AirTran, Continental, JetBlue, and US Airways have each introduced a Bill Me Later option so that passengers can buy tickets and make no payments for 90 days, no credit card required. If you don't pay within 90 days, you'll be hit with a high interest rate of roughly 20 percent a year.
Why are airlines doing this? To make a few extra bucks, of course. Airlines, like all merchants, pay a fee to credit card companies each time a customer buys a ticket through an airline's website. The fees generally are about 2.5 percent of the ticket price, depending on the card, the fare, and the airline's terms with the credit card company. On a $500 ticket, about $25 of your payment goes to the credit card company. By introducing a Bill Me Later option, the airlines can avoid that fee and use a system that costs them less.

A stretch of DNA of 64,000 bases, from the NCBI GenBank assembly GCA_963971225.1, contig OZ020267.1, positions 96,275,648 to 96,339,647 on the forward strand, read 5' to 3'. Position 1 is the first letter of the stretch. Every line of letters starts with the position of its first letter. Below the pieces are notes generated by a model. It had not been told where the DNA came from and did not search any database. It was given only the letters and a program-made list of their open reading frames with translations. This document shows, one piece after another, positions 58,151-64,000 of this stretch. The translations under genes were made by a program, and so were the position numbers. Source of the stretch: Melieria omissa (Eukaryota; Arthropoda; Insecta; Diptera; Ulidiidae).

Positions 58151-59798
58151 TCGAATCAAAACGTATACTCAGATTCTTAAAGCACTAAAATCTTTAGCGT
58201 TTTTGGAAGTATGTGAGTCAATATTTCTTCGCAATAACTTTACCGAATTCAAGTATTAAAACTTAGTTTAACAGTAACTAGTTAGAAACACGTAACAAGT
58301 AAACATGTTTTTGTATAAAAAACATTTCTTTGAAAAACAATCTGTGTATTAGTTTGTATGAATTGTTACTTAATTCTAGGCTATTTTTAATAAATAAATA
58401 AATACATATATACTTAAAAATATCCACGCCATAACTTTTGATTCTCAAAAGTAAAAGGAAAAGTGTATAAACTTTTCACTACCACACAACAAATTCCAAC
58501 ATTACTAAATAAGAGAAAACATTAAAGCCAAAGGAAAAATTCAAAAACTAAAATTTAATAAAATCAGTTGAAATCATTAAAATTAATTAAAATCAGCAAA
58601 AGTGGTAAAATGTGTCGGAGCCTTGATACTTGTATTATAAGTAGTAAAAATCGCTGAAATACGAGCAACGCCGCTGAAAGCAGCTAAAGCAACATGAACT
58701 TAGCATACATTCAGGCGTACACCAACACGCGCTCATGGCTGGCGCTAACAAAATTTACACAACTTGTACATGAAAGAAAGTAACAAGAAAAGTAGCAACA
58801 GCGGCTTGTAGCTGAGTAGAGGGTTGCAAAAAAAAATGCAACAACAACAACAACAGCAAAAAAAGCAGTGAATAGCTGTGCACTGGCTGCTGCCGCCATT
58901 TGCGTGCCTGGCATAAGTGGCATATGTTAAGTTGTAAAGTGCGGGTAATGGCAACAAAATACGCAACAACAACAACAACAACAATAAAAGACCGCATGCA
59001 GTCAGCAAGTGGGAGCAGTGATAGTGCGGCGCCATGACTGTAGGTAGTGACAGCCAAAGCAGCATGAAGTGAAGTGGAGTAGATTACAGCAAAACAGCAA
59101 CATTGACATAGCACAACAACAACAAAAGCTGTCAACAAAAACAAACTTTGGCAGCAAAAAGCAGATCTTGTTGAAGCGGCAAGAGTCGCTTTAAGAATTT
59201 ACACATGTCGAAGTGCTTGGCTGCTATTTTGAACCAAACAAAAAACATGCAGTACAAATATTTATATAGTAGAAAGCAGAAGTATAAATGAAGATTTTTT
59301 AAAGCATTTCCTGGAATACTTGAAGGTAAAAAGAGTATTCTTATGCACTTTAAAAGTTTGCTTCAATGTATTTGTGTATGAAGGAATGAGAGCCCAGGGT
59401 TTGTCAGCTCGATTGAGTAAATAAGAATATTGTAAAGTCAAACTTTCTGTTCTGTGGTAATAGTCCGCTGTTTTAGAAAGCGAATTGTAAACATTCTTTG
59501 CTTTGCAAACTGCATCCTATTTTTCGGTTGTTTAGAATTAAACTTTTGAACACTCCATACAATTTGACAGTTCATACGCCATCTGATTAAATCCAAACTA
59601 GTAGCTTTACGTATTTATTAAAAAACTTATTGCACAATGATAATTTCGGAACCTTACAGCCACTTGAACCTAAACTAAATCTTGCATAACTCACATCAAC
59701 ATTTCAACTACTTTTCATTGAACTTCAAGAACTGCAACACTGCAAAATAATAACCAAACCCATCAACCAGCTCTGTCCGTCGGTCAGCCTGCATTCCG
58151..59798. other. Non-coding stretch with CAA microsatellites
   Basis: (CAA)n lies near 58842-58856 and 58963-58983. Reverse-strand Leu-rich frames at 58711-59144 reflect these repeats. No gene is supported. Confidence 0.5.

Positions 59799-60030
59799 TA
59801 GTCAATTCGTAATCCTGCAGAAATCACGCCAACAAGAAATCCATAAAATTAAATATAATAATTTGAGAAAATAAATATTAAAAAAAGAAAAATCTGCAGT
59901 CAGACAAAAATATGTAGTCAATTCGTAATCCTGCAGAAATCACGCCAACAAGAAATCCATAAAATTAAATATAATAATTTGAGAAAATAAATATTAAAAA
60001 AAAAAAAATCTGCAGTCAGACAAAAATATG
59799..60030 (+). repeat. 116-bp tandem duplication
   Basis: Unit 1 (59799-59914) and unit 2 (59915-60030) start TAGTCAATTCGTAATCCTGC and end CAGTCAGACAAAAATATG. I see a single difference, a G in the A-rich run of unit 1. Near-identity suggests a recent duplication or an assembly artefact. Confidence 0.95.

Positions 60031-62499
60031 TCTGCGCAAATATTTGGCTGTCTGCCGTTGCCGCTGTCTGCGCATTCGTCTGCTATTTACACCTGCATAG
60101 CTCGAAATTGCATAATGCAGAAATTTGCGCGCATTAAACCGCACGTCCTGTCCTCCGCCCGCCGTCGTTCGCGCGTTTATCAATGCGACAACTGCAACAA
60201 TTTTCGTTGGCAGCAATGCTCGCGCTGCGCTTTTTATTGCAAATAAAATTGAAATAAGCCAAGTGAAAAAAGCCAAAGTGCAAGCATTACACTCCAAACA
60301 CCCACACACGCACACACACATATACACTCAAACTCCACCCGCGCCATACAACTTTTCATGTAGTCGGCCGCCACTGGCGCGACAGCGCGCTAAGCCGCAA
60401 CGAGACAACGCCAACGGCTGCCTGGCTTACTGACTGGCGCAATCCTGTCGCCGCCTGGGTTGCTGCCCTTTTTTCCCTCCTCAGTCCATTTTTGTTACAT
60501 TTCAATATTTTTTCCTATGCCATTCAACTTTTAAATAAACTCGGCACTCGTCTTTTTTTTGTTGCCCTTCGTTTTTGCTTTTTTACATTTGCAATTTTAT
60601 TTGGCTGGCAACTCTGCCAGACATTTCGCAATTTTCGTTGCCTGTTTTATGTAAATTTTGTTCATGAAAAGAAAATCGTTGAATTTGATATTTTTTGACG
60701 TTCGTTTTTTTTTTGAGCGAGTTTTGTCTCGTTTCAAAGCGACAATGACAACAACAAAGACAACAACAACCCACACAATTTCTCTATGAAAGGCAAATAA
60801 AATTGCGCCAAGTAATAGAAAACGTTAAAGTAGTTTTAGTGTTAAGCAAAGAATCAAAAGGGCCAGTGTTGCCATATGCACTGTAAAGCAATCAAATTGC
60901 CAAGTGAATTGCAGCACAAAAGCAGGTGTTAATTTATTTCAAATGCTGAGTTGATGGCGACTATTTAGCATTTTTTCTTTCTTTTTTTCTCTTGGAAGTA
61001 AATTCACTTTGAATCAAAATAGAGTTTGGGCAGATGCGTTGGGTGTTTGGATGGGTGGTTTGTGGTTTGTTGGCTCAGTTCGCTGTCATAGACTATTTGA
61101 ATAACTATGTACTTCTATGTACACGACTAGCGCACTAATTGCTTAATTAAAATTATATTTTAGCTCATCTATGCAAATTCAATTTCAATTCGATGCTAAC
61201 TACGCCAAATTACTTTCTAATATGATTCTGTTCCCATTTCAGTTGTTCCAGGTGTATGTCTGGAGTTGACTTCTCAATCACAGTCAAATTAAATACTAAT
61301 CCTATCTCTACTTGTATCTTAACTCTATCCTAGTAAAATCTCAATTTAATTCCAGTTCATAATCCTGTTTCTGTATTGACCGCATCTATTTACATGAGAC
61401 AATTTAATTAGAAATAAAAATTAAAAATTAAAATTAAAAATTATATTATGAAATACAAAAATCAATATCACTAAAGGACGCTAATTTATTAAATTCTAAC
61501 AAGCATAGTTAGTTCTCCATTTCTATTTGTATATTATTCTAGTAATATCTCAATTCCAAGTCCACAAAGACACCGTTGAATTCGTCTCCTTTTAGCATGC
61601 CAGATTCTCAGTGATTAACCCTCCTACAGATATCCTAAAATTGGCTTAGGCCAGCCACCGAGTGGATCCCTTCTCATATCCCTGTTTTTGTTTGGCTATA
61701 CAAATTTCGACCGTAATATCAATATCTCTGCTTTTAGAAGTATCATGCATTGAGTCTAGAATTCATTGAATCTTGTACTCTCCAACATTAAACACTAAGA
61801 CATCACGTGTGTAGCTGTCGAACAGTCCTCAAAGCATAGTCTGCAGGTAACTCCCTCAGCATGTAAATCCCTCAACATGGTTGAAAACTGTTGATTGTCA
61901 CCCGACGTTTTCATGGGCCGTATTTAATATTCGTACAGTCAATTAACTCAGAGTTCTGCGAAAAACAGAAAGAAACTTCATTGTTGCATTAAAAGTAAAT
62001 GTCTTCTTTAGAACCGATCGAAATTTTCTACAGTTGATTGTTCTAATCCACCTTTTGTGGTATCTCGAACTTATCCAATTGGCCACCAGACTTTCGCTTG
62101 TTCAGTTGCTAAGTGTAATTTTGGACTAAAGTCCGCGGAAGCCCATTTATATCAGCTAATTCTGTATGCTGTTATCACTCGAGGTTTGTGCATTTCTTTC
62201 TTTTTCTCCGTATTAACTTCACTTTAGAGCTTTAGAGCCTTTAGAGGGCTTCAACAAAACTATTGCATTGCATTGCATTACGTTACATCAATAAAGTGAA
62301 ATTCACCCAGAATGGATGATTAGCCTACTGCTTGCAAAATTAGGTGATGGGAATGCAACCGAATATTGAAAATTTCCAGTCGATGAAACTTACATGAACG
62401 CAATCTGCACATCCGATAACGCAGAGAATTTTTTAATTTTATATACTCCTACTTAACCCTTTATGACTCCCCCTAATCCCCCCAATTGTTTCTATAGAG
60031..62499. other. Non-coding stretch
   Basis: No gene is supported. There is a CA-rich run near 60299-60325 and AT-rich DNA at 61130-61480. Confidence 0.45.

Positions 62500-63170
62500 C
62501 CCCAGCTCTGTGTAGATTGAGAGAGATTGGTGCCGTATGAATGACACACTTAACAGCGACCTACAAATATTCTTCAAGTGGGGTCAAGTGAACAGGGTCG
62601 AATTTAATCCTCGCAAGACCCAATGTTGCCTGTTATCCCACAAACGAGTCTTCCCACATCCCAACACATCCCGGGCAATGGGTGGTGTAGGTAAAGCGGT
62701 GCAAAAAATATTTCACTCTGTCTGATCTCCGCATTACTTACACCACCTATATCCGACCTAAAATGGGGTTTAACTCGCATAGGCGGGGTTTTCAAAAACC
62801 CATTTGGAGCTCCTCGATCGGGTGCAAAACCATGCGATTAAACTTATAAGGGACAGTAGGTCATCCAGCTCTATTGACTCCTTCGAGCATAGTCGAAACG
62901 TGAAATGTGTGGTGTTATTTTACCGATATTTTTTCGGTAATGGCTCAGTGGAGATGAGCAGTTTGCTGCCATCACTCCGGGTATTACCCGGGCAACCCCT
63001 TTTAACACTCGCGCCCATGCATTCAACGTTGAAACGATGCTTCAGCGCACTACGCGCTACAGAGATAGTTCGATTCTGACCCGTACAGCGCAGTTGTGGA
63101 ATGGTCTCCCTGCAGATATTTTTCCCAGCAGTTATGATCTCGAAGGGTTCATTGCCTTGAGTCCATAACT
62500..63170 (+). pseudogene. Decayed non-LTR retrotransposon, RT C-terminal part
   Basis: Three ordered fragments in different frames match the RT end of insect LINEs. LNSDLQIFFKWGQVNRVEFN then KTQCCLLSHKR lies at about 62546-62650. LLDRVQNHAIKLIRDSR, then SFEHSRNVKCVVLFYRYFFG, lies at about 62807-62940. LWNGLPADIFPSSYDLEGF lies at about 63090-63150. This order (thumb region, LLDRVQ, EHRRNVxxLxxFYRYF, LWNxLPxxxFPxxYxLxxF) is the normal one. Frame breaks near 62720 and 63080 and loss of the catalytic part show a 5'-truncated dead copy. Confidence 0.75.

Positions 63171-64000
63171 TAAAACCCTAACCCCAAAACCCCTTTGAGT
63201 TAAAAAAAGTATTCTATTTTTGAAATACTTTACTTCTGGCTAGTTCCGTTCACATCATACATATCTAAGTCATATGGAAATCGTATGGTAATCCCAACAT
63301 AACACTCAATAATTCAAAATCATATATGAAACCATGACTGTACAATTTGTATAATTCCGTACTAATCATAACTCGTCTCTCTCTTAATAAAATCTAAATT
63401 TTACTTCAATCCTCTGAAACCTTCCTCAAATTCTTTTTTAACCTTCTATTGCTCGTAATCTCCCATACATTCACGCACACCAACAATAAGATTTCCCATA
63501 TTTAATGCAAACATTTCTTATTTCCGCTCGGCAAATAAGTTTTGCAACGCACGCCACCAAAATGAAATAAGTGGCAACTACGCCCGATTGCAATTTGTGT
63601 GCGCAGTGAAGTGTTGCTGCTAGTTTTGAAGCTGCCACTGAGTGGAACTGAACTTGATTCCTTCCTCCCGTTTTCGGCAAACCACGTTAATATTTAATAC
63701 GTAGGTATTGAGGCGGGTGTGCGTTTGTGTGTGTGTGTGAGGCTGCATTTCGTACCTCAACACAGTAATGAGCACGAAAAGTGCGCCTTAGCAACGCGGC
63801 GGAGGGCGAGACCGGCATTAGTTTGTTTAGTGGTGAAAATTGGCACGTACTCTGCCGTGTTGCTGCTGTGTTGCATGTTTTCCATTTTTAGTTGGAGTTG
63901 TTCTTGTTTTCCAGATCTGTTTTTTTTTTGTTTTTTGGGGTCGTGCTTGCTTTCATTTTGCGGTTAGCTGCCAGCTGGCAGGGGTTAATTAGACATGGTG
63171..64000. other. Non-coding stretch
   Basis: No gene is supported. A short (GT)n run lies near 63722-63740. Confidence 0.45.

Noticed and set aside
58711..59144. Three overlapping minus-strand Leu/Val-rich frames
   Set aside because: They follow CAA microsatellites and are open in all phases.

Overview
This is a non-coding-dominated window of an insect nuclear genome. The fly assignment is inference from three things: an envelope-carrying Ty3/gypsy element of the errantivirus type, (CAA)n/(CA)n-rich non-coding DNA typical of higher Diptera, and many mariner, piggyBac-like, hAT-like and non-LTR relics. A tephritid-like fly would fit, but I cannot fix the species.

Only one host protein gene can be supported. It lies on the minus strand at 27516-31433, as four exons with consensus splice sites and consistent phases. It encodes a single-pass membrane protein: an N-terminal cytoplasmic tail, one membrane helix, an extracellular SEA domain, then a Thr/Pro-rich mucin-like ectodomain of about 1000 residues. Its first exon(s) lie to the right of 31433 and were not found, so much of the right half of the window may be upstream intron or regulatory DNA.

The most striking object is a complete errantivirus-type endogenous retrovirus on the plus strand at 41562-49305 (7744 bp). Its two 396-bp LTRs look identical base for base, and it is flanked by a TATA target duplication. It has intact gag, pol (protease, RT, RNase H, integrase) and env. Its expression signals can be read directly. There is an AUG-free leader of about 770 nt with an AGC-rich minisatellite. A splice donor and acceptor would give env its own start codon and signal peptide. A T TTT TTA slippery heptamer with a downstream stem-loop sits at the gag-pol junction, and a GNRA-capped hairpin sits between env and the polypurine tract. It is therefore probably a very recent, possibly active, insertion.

JetBlue, in particular, is eager to encourage passengers to try Bill Me Later. It has a special introductory offer, allowing you to book flights through January 31, 2008, and not make any payments for the first 90 days, and receive a $20 refund to your credit card. (The $20 is a one time credit per itinerary regardless of the number of passengers or flight segments booked on the itinerary. See full details on JetBlue's BillMeLater page.)
You can receive this $20 credit in combination with JetBlue's current four-day sale on many flights throughout its system, lasting until midnight Pacific time on January 25, 2008, for travel completed by April 30, 2008. Details at JetBlue.com.